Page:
Security Windows

4 Ways to Tell If Someone Was Snooping on Your PC

Philip Bates Updated 14-12-2019

You can take precautions against others using your PC, but sometimes, you don’t think it’s necessary. You can trust your family and friends. And the people you work with won’t snoop on your online activities.


Yet things aren’t right. Your laptop isn’t where you left. Your desk is a mess.

Has someone secretly used your PC? What have they been looking at? Nearly everything you do leaves some kind of trace on a computer. You just need to know where to go in order to find that evidence.

Knowing where to start can drastically reduce the amount of time it takes to find the culprit. Here’s how you can tell if someone logged into your computer without your permission.

1. Check Recent Activities

Microsoft Office recent files

You should already know how to look at recently opened files. Windows introduced this as an easy way to go back to whatever you’ve been working on or looking at. It’s especially handy if you’re adding an attachment to an email or uploading to a blog. But you can also use this feature to check if someone else has been accessing your files.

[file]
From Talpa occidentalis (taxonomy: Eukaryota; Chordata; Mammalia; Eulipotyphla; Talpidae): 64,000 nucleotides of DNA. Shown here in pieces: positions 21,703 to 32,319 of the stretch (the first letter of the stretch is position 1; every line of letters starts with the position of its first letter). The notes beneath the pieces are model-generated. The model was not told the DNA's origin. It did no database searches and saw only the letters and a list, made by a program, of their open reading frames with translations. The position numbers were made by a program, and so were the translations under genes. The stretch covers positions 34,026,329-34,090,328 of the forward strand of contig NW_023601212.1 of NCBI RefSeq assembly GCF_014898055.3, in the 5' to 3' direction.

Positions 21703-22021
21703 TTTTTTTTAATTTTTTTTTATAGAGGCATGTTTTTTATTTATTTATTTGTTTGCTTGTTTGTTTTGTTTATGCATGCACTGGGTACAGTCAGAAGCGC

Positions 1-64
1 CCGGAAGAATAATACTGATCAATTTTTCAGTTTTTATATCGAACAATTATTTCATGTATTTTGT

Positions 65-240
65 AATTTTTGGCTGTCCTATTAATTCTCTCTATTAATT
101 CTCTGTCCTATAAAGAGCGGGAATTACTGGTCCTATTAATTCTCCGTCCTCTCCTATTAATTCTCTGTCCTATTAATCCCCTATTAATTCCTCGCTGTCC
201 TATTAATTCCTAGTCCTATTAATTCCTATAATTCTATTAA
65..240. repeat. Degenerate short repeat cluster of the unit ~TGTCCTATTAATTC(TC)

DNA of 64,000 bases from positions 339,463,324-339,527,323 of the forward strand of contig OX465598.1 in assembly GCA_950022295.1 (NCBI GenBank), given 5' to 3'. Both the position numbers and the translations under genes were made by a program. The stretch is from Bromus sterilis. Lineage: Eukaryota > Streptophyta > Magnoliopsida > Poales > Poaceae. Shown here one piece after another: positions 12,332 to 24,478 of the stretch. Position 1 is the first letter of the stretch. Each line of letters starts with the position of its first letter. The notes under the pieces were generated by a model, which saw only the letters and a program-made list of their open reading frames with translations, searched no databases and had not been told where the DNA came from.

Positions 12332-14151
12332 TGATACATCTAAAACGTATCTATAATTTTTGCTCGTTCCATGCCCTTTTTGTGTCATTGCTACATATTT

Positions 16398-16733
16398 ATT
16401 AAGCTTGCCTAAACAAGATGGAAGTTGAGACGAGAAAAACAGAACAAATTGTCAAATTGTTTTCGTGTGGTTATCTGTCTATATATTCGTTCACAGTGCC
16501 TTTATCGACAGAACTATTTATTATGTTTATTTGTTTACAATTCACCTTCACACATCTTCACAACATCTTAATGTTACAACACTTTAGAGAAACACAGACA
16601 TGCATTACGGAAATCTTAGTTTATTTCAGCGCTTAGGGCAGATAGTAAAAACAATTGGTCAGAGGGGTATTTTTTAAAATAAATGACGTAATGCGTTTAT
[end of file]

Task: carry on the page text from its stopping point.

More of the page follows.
Just head to the File Explorer by either opening Documents, This PC, or pressing Windows key + E. At the top left of the menu, click on Quick access. You’ll be able to see what’s been opened, so look for anything you haven’t accessed yourself.

Alternatively, you can check files opened in individual apps How to View Any App's Recent Files in Windows 10 Windows 10 includes powerful search features, but did you know that you can see recent files created by a program without even opening it? Read More . If you think someone’s snooped on a PowerPoint presentation you made, check Recent in that program.

2. Check Recently Modified Files

However, anyone can wipe recent activity from your machine. Just left click on Quick access > Options > Clear File Explorer History. If your recent activity has been deleted, this is at least a sign that someone has used your PC. But how can you tell what folders they’ve opened?

Navigate back to File Explorer then type “datemodified:” into the search field at the top right. You can refine by a date range. It’s probably most useful if you click on Today, but you can go back a whole year too.